Food Asshole worked for me then and still does. So unless Gastronomica comes up with something better, I’ll just stick to  being a guy who likes to eat and study about food.

Advertisements

57 comments

  1. One of the more irritating things about foodies is how my grandparents’ cooking — filling peasant food invented by tradesmen and sharecroppers — has been co-opted by snobs who would look down at their grandkids. Paying some `Merican four thousand dollars to teach you how to make cavatelli by hand from Tibetan gluten-free grain blessed by Buddhist fairies and organic locally sourced ricotta makes you a foodie. Knowing how to make cavatelli because you grew up watching your mom make it makes you an ignorant prole. I don’t cook vegetables in olive oil and garlic because some monied dude with a consonant at the end of his name wrote a book about it. I do it because that’s how we cook vegetables.

  2. “He was also the kind of guy who …. failed to attend Yale and whom he assumed ate Hot Pockets and candy necklaces for Thanksgiving dinner”.

    LOLOL!!! Yes, this is how some people become when it comes to “organic, GMO-free, veganism” =_=; sadly

  3. I had a great laugh reading your post =)
    I havent used the word foodie since my close foodie friend died on the phone with me while explaining why he was late to our dinner date. (Heartattack @ 46)
    He used to tell his friends I was his ‘foodie call’.
    Congrats on being pressed!

  4. Oh dear, bad me. I did use the term in the title for recent blog post this year. And I identify myself as a stovetop foodie. Pretty humble. Because my family food origins, Chinese peasant food is humble.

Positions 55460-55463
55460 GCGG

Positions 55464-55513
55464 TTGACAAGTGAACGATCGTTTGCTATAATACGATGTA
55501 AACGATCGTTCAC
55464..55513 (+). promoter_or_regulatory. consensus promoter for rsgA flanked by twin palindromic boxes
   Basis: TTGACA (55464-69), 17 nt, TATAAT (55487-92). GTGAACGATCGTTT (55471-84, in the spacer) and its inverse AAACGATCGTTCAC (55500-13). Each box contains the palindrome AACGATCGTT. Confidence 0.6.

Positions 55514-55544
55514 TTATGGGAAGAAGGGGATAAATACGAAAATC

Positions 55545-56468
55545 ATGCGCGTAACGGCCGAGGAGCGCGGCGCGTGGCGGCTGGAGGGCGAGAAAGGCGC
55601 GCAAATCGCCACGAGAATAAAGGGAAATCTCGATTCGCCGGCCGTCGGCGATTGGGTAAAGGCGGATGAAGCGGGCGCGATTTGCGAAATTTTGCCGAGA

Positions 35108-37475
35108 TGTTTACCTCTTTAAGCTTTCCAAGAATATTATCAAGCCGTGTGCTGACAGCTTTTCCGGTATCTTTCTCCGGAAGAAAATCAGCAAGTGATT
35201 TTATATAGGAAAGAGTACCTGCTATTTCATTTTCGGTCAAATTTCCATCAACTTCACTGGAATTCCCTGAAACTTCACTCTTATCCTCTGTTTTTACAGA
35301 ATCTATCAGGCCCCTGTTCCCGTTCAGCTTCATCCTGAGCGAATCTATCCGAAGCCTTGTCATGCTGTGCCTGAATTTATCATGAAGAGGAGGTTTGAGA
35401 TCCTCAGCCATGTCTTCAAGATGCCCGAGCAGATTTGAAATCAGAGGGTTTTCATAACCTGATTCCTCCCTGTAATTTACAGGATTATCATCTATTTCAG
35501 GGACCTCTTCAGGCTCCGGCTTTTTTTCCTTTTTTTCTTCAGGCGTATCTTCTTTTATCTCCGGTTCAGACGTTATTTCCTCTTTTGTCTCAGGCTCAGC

5. I used the term frequently when I began my blog four years ago and then I began to see an onslaught of folks using it each time they created a new masterpiece between two slices of store bought bread, a ‘tasty’ recipe for ‘homemade’ bar-b-que sauce conjured up by mixing some store bought ketchup, a bit of prepared mustard and a swirl of honey or molasses, etc., etc.
    I felt ashamed of my ignorance. So what the heck-fire, gee-whiz was I creating when it meant spending days perfecting my sourdough culture through mediums of time and temperature? Good Lord, as I begin to revamp my blog I will be file 13’ing that word ‘foodie’.
    Great article and, spot-on!

  6. Maybe it’s just me, but the word ‘foodie’ doesn’t bring up these negative connotations that a lot of people seem to have. Maybe it’s the area I live in, where probably the food assholes are the people coming from out of town and those who live here are just the people who really, really like food and wine. But maybe I’m wrong. I just really, really like trying new food. Don’t particularly like cooking, most of the time. But I pin recipes like crazy, try a new restaurant every chance I get, try new things on the menu every time I go back to a restaurant I enjoyed, and want to try lots of types of food at least once. I also mostly drink wine for the knowledge I gain. But I’m not going to hate on what other people like to eat.

    Maybe just difference in terms? Either way, good post. I just don’t think I would retire the term, myself.

    • Sounds like you and your neighbors have the right attitude about food. Also seems that you might be a nice person. I am a curmudgeon who gets angry because people in New York City don’t walk fast enough. The (food) world needs more people like you, fewer like me.

  7. I did not know the term foodie was so loathed by the blogging community. When I first started writing I looked up tips to successful blog and the one that kept coming up was NEVER use the word ‘foodie’. Good thing because I surely would have created a ‘Foodie Friday’ post and been shunned from the community for life. Thank you for bringing forward this important topic, as it could save a future blogger from committing a grave mistake 🙂

  8. It’s also interesting how beautifully this described the culture of contemporary classical music, right down to the fact that the most ignorant/least accomplished tend to be the most snobby. The folks who actually take classes and really learn to cook aren’t the worst of the bunch, just as the folks who really play instruments aren’t the worst of the bunch.